Self-injurious behaviors (SIBs) and problematic shopping (PS) are both prevalent in adolescents. These behaviors have been proposed as behavioral addictions and linked to impulsivity (Imp) and sensation-seeking (SS). They are also associated with negative mental health and psychosocial measures. This study examined relationships between PS and SIB in adolescents. It also examined how PS and SIB relate to Imp and SS, and interactions between PS and SIB in relation to health/functioning measures.
Survey data from 2,624 Connecticut high-school students were evaluated using chi-square analyses. Next, logistic regression models were used to assess relationships between PS and measures of SIB. T-tests compared Imp and SS in adolescents with and without PS and SIB. Interaction analyses assessed effects of PS on relationships between SIB and health/functioning measures.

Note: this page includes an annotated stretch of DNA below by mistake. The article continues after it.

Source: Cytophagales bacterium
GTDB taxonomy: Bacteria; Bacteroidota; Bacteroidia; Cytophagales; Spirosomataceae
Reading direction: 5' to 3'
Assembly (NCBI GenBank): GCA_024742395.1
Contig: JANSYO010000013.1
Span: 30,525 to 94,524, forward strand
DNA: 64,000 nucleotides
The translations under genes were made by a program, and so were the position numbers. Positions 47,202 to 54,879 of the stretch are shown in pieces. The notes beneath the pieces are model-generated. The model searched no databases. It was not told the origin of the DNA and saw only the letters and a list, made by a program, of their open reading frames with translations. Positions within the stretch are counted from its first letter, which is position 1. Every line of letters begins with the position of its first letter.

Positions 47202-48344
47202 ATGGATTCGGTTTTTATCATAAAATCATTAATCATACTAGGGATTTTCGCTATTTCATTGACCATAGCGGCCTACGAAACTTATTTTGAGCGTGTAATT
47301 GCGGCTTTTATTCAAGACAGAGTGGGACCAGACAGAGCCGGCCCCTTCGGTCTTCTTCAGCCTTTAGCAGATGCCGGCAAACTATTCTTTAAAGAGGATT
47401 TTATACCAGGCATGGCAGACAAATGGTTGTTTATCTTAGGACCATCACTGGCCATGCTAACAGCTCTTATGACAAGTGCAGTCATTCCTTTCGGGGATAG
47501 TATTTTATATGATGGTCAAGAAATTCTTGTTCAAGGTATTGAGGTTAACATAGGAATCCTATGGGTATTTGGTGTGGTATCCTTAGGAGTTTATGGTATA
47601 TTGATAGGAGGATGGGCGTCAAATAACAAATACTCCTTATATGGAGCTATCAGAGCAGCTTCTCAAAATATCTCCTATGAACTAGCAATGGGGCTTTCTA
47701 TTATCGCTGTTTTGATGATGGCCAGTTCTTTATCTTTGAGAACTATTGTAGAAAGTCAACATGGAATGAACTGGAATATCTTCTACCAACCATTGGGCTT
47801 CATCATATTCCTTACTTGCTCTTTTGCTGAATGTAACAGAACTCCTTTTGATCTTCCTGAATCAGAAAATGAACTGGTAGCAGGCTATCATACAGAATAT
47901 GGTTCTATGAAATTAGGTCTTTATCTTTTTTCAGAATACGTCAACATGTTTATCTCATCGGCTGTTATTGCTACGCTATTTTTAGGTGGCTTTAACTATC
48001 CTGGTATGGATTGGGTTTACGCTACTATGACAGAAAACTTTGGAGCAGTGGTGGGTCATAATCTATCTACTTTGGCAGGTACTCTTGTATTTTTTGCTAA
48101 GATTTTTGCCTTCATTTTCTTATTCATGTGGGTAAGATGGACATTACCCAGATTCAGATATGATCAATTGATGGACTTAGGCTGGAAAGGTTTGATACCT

Adolescents with PS had 3.43-fold higher odds of endorsing lifetime SIB than those without PS, and were more likely to exhibit severe SIB and disruption due to SIB. PS and SIB were associated with elevated Imp and SS. Interaction analyses revealed that in adolescents with PS, the relationships between SIB and substance use was weaker than in adolescents without PS. This suggests PS accounts for variance in relationships between SIB and substance use.
PS is strongly related to SIB prevalence, severity, and impairment in adolescents, and weakens associations between SIB and substance use. PS should therefore be considered for prevention efforts for SIB. Further research should investigate mechanisms connecting PS and SIB and explore possible interventions targeting associated features like Imp and SS.